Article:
The Toy Industry’s Santa Claus Problem



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This is the first of three postings that will explore a notion that we as an industry do not attract a sufficient number of the best and brightest coming out of our colleges and graduate schools. 

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All of us who work in the toy industry know the experience.  You’re sitting on an airplane or standing at a party when someone asks you the question:  “What do you do for a living?”  You reply that you are in the toy industry and then it happens; they become slack jawed, their eyes glisten and they grin.  After taking a breath they squeal:  “Wow that must be fun?” 

After you explain that, yes, it has its moments, they ask you:  “How did you happen to find a job in the toy industry?”  Now, I am pretty sure that circus people have the same experience but not a lot of other professions.  

I believe one reason that people act this way is because they never, ever thought about going into the toy business.  In fact, they really never thought about there being a toy business.  But why would that be;  one reason that occurs to me is that we begin life thinking that Santa Claus and his elves make toys and as a result believe that their production is magical and therefore not to be talked about.  If we do so, we shatter not only our illusions but that of those we love.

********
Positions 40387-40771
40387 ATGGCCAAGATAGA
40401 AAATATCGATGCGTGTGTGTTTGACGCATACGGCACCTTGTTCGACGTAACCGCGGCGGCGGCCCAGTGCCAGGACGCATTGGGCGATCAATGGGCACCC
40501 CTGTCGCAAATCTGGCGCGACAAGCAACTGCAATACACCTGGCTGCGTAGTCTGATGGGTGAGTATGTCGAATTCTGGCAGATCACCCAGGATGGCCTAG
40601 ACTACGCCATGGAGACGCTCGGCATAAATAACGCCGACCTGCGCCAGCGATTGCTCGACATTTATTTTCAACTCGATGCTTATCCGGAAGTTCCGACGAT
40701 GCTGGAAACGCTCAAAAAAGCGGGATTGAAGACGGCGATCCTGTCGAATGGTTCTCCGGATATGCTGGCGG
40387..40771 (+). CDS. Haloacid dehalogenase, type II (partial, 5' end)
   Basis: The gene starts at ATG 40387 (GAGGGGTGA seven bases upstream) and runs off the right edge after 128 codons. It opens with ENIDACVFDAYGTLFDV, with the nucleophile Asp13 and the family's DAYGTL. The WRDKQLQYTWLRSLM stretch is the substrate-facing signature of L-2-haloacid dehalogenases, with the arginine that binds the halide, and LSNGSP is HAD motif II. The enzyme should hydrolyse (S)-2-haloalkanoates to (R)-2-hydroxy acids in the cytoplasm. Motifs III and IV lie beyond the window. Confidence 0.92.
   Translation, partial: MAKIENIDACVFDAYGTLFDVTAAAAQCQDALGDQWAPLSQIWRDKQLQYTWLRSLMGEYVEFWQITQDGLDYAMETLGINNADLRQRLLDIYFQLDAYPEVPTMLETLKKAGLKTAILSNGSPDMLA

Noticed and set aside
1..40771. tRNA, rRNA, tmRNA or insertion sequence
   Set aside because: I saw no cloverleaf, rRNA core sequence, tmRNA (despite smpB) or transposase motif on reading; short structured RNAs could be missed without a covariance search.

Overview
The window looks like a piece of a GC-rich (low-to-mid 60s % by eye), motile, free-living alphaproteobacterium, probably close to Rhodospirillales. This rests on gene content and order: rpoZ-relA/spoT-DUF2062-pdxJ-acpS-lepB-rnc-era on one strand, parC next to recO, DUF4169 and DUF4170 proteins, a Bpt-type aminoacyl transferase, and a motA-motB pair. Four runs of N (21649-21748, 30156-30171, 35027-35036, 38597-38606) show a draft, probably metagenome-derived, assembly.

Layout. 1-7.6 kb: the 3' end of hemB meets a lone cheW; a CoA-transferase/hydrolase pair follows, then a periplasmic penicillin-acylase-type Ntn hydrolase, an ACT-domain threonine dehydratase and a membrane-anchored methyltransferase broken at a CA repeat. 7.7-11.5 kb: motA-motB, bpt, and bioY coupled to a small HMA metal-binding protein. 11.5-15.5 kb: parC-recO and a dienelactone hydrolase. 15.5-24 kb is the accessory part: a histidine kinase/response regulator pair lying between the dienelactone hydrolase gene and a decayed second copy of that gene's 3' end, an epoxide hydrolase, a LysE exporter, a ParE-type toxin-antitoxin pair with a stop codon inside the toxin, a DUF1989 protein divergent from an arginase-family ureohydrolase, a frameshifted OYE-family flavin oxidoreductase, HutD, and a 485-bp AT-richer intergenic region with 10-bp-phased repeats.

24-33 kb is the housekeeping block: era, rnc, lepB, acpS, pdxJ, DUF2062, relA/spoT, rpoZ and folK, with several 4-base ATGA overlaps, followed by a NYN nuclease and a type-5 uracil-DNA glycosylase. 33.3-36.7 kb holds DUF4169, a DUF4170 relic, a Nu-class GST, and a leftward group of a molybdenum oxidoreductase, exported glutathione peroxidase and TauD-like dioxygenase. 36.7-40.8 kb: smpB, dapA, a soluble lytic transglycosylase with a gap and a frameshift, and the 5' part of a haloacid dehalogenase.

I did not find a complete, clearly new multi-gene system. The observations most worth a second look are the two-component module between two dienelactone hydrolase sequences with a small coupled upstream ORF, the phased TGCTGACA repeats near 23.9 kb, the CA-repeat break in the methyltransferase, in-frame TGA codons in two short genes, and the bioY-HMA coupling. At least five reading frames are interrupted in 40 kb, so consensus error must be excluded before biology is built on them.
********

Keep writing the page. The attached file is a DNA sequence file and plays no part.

This would all make for a charming story if it were not for the fact that, as a result, an insufficient number of the best and the brightest come to work in the toy industry.  I will talk about that in my next posting.

2 thoughts

  1. Richard,
    I’m not sure I totally agree with your Santa analogy or the lack of interest among the bright and talented to enter the toy industry. I have found quite the opposite. There are those who walk among us who would like nothing better than to work in the industry.
    The problem as I see it are the lack of opportunities. Let’s face it; Santa isn’t looking for elves this year. The toy industry like any other industry has seen its share of downsizing and Asian outsourcing. In an era where seasoned design and development professionals, displaced by major toy companies, are forced into the role of “consultants” or “freelancers”, one has to wonder what opportunities avail for the bright novice emerging student. There may be another Christmas analogy, which is more appropriate…there is simply no room in the inn.

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